Real sense of solidarity in G20 after the Paris attacks

World leaders vowed tighter border controls, more intelligence sharing and a crackdown on terrorist financing after the Paris attacks, but there was little sign at a G20 summit on Monday of a dramatic shift in strategy against Islamic State in Syria.

U.S. President Barack Obama, speaking at the end of the G20 meetings in Turkey, said the coordinated attacks in the French capital were a setback in the fight against the jihadists, but that putting U.S. troops on the ground in Syria to combat them “would be a mistake.”

The attacks across Paris, which killed 129 people at a concert, restaurants and a soccer stadium on Friday, underlined the threat posed by Islamic State far beyond its strongholds in Syria and Iraq. They overshadowed the two-day summit, which took place just 500 km (310 miles) from Syria.


“ISIL (Islamic State) is the face of evil,” Obama said in a news conference, describing the attacks as a “terrible and sickening” setback but adding that progress against the group was being made.

“Tragically, Paris is not alone. We’ve seen outrageous attacks by ISIL in Beirut, last month in Ankara, routinely in Iraq. Here at the G20, our nations have sent an unmistakable message, that we are united against this threat,” he said.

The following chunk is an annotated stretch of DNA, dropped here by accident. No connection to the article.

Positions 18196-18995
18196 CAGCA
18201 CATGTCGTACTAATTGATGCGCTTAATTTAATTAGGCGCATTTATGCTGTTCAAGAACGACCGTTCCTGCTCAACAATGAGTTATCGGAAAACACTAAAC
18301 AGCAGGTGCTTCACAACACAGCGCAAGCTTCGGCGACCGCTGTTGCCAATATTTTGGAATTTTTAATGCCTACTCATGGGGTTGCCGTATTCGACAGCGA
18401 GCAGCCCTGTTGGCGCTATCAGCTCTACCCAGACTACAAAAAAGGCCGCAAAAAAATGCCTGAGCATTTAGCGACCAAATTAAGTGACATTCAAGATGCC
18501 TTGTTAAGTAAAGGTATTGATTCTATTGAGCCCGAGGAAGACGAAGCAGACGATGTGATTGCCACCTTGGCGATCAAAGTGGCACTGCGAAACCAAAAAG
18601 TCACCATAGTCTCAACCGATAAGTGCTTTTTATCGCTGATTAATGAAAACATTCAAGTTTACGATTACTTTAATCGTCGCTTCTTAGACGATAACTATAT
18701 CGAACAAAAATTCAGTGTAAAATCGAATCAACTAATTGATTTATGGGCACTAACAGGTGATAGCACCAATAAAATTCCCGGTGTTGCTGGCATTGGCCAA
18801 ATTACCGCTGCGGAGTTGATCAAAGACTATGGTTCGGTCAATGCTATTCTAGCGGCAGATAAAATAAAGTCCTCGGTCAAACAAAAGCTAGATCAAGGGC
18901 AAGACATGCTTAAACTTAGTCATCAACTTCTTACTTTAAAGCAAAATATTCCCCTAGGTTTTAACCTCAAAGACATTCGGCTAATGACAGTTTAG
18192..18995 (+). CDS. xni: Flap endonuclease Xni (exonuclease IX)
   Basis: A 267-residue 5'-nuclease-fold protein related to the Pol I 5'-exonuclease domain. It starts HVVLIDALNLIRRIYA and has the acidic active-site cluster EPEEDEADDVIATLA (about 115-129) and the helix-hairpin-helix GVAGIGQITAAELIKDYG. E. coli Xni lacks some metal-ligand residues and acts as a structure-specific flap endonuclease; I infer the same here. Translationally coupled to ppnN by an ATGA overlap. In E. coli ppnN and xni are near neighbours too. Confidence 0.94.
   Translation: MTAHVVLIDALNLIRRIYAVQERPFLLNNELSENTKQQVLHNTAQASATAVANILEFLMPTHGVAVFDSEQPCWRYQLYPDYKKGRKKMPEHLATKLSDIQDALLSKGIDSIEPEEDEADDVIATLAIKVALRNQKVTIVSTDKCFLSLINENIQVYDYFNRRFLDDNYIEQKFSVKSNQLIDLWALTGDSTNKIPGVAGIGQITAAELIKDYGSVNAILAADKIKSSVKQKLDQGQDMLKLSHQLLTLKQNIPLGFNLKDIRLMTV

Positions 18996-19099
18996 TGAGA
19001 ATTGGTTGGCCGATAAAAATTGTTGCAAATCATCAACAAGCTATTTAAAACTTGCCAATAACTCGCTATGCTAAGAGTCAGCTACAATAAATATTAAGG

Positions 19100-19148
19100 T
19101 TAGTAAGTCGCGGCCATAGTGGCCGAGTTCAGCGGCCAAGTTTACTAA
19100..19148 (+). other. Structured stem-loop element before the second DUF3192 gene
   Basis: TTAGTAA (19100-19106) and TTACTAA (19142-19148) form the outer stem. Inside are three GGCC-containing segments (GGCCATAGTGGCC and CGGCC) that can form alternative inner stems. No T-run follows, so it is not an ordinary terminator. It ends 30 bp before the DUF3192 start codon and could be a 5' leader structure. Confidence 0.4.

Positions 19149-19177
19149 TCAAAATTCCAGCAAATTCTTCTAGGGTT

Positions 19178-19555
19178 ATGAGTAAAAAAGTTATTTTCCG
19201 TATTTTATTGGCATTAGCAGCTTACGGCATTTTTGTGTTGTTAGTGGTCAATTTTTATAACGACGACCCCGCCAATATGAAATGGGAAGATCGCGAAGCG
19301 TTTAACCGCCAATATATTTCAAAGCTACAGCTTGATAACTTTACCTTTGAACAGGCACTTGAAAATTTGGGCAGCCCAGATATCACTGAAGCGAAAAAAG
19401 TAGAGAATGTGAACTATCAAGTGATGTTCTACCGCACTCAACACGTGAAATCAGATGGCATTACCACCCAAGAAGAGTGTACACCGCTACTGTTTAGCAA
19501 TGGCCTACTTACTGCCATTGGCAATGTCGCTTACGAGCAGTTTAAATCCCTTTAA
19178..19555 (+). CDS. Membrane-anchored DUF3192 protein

Concerned about the “acute and growing flow of foreign terrorist fighters”, G20 leaders agreed to step up border controls and aviation security, in a joint statement that marked a rare departure from their usual focus on the global economy.

They condemned the Paris attacks as “heinous” and said they remained committed to tackling terrorist financing.

“This is the first time the G20 has actually gone into this sort of detail … There was a real sense of solidarity between everyone present,” French Foreign Minister Laurent Fabius said.

French warplanes pounded positions held by Islamic State in Syria on Sunday in what Fabius described as self-defense, while Obama said the U.S.-led coalition was accelerating efforts to find partners in the fight on the ground.

Prime Minister David Cameron said he wanted Britain to also carry out air strikes in Syria but still needed to convince more lawmakers to back such action, while German Chancellor Angela Merkel said the fight against terrorism could not be won by military force alone.

Obama met Russian President Vladimir Putin in an informal meeting lasting around 30 minutes at the summit on Sunday, a discussion which Kremlin spokesman Dmitry Peskov said had been constructive but not groundbreaking. Obama made no mention of their meeting at his news conference.

The dilemma for Obama remained how to rally the coalition against Islamic State without drawing the United States deeper into Syria’s war, U.S. officials said.

European allies expressed full support, in a meeting with Obama, for a nationwide ceasefire in Syria in parallel with a planned political transition drawn up by foreign ministers in Vienna on Saturday and meant to lead to elections in Syria within two years, a White House official said.

Turkish Foreign Minister Feridun Sinirlioglu said the possibility of a military ground operation in Syria had not been discussed at the summit.